Sat Sep 22, 2012 8:04 pm
I finally got off my duff an plowed the spot for my garden. I got my old 52 cub named my by son redlight, and mounted the 151 disc plow on it because it looked right and it's easier to deal with that plow is a nice benefit.
To say my ground was hard was an understatement. When I first tried a few days ago, the plow could only peel the grass off, it couldn't turn my clay at all. In fact I couldn't get a shovel or a pick to penetrate either. But we got some rain mid week, and it made the ground soft enough it would turn.
I know some if y'all are prolly laughing at my job of plowing. It I figure for a rookie with never turned over hard clay and exactly no experience plowing I did a pretty good job
Sat Sep 22, 2012 8:14 pm
What kind of wheel weights do you have on that cub?
Sat Sep 22, 2012 8:14 pm
I think you probably did pretty darn good for a first time plowing. My first wasn't so darn hot either as far as I was concerned, thought I didn't do it right. Dad said -- it got cut up and turned over so that is good. Now you are going to have more fun as you disc it and harrow it. Quality seat time in any case. Glad you had fun
Sat Sep 22, 2012 9:53 pm
Thomas, do a search on the site for W&N wheel weights. They were made for the early cubs on the west coast for IH by them in Fresno CA. They are a set I got on a circle cub I got from CA a few years ago. Walt and I went out and brought 3 cubs and a pile of implements back.
Sun Sep 23, 2012 6:40 am
Now, you need to work on making nice garden soil, out of the clay. Start gathering leaves, grass clippings, old hay, livestock manure, anything organic, to add to the clay. In a few years, the plow will sink in easily, and crops will do well. Garden crop roots will have a hard time, as the plow did, sinking into the clay. Ed
Sun Sep 23, 2012 11:47 am
to what Ed said. Work it with the disc harrow if you have one or even a spring tooth. It will help work the soil amendments into the ground. If you can get wood ash lay that on as well - keep the chunks of charcoal out. Clay requires ash - then nitrogen really is the only thing left to add. Along with the other items Ed mentioned this will bring your soil up to good workability. If you can afford it a truck load or two of top soil or loam wouldn't hurt either. The goal is to get soil that will crumble in your hand yet when slightly damp can be compressed into a ball -- not a hard ball, just a ball. When you got that all you have to do is ensure the proper elements are present and you will have a great garden. Keep adding soil amendments by the way of green manure/bio-mass etc., to the garden in the fall and work it in.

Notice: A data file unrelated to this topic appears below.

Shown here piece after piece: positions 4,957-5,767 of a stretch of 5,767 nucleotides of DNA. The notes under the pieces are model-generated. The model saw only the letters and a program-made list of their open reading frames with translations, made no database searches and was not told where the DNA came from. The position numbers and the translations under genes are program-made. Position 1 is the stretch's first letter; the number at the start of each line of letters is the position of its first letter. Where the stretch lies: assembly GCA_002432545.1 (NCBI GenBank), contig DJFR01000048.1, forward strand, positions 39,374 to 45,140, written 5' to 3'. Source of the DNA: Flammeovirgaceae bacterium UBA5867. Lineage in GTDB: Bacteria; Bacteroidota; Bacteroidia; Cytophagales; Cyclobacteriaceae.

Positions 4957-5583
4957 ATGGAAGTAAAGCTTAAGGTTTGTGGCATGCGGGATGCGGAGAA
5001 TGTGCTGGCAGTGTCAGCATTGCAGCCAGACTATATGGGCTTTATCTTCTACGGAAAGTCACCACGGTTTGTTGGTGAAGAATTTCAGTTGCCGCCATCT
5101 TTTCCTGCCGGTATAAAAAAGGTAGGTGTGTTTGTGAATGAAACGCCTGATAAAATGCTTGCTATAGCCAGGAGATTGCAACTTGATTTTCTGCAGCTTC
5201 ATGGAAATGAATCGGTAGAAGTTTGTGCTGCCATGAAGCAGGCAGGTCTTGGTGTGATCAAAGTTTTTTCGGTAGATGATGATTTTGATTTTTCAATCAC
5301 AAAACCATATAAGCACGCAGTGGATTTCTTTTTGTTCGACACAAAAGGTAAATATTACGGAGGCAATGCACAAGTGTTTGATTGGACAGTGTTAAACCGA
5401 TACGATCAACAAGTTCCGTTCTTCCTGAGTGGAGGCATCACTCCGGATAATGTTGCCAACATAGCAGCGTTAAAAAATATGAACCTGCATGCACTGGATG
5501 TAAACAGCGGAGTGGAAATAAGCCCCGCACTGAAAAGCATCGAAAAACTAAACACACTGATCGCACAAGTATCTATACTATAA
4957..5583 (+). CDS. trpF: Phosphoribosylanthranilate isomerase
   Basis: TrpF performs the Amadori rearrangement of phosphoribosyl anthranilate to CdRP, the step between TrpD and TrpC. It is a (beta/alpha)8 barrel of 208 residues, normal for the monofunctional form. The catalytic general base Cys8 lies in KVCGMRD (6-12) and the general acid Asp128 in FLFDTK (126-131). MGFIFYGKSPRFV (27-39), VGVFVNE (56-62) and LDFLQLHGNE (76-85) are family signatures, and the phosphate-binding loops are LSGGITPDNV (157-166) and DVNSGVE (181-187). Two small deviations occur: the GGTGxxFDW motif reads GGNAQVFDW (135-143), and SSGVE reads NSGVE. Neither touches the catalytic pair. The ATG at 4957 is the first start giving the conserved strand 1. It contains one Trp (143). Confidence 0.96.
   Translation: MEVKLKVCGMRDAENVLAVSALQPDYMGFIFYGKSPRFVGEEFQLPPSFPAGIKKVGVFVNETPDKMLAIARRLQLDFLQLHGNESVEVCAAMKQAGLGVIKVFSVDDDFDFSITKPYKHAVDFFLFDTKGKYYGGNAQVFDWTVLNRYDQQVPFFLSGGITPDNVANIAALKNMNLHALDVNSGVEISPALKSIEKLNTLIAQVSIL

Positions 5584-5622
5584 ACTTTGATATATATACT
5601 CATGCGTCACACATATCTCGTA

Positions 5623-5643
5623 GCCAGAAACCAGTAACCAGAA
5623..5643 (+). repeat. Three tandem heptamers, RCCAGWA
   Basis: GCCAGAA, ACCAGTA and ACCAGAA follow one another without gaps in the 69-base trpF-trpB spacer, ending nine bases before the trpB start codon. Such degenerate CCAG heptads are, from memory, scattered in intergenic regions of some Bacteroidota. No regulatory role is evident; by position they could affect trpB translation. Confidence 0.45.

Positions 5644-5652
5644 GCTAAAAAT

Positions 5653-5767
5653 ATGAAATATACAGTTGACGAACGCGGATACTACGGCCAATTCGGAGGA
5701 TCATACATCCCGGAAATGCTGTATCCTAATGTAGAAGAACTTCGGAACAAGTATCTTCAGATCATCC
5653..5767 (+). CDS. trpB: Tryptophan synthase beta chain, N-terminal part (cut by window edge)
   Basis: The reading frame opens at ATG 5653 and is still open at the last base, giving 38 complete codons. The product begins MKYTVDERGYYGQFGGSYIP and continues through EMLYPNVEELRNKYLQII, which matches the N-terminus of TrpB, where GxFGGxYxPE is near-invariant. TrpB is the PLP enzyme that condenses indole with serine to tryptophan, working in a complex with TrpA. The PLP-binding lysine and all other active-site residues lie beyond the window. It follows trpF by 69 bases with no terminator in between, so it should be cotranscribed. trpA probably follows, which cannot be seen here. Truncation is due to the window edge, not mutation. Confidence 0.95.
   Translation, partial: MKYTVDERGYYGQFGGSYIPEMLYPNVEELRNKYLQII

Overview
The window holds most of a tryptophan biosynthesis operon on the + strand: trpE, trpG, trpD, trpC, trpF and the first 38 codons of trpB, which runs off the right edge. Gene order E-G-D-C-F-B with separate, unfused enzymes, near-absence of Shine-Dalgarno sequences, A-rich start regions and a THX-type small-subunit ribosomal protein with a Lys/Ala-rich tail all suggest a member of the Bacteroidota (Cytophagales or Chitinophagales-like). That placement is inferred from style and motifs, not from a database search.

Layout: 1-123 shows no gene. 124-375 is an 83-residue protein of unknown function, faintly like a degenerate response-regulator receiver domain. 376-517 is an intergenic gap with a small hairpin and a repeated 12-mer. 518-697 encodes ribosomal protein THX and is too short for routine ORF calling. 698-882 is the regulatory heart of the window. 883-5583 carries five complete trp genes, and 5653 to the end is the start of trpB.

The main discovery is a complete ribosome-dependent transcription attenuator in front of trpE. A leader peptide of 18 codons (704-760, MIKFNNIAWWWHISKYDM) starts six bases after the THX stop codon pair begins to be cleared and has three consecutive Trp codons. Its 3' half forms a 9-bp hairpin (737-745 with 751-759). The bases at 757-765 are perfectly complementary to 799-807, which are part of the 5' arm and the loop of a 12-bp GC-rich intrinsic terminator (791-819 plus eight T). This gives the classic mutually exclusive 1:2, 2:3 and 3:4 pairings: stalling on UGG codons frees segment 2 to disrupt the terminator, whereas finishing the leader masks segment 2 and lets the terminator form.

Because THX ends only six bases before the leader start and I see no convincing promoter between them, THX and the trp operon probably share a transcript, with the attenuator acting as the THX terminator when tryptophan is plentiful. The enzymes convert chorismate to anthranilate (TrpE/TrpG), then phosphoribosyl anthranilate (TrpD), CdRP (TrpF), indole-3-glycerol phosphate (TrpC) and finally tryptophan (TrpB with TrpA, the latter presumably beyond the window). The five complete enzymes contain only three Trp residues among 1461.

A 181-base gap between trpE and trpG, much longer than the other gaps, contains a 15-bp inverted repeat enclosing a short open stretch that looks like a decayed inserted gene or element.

Sun Sep 23, 2012 6:56 pm
That's my plan of working in alot of organic material. I collected a large pile of bagged leaves last year thinking I was going to start it last year. It didn't happen, but I now have a nice pile of semi decomposed leaves. I spent the afternoon spreading them. I plan on getting several trailer loads of leaves again and mulching with them. Then I spring time ill see what I have an go from there. I might plant the whole bed in cow peas and plow them under for nitrogen. I might try some tillage radishes also to try and break up the soil.
Sun Sep 23, 2012 11:47 pm
I'm not laughing, looks good so far!!!!!! At least you don't have rocks like we have in the northeast. Build up that soil with compost, sawdust, leaves and manure. It'll take time but you'll be grinning with pride in a couple of years. Green manure is a good idea, too. Nice looking Cub by the way. Chris
Mon Sep 24, 2012 9:46 am
not only will you have nice soil when your done adding, you will have a lot of fun getting seat time
Mon Sep 24, 2012 11:36 am
A disk plow leaves a rough field. But any plow is going to have a hard time on clay thats hard and hasn't been plowed in a log time.
Put rye and clover in with your peas and radish. That will really help add organic material. Rye can add 4 ton /acre of organics alone. I don't know how the ph is in your area. But in Michigan all the soil that hasn't been limed before needs at least 1000 lbs of lime /acre to bring up the ph to where plants will grow well. I've put down almost 17 tons of lime this year myself.
Tue Sep 25, 2012 8:43 pm
My land was cow pasture cleared in the 40's. So to say it hasnt seen any work is an understatment.
Well got my large pile of semi rotted leaves worked in. The garden is about 25'x40' and has a layer about 1' thick after I worked it in with my disc. The first passes felt Like I was driving over bowling balls hidden in the leaves. But it got better. A friend reminded me a coworker he deals with has horses an cows, and I can prolly get all the manure I want.
So that's my plan along with collecting all the bagged leaves I can get. Well see what spring brings.
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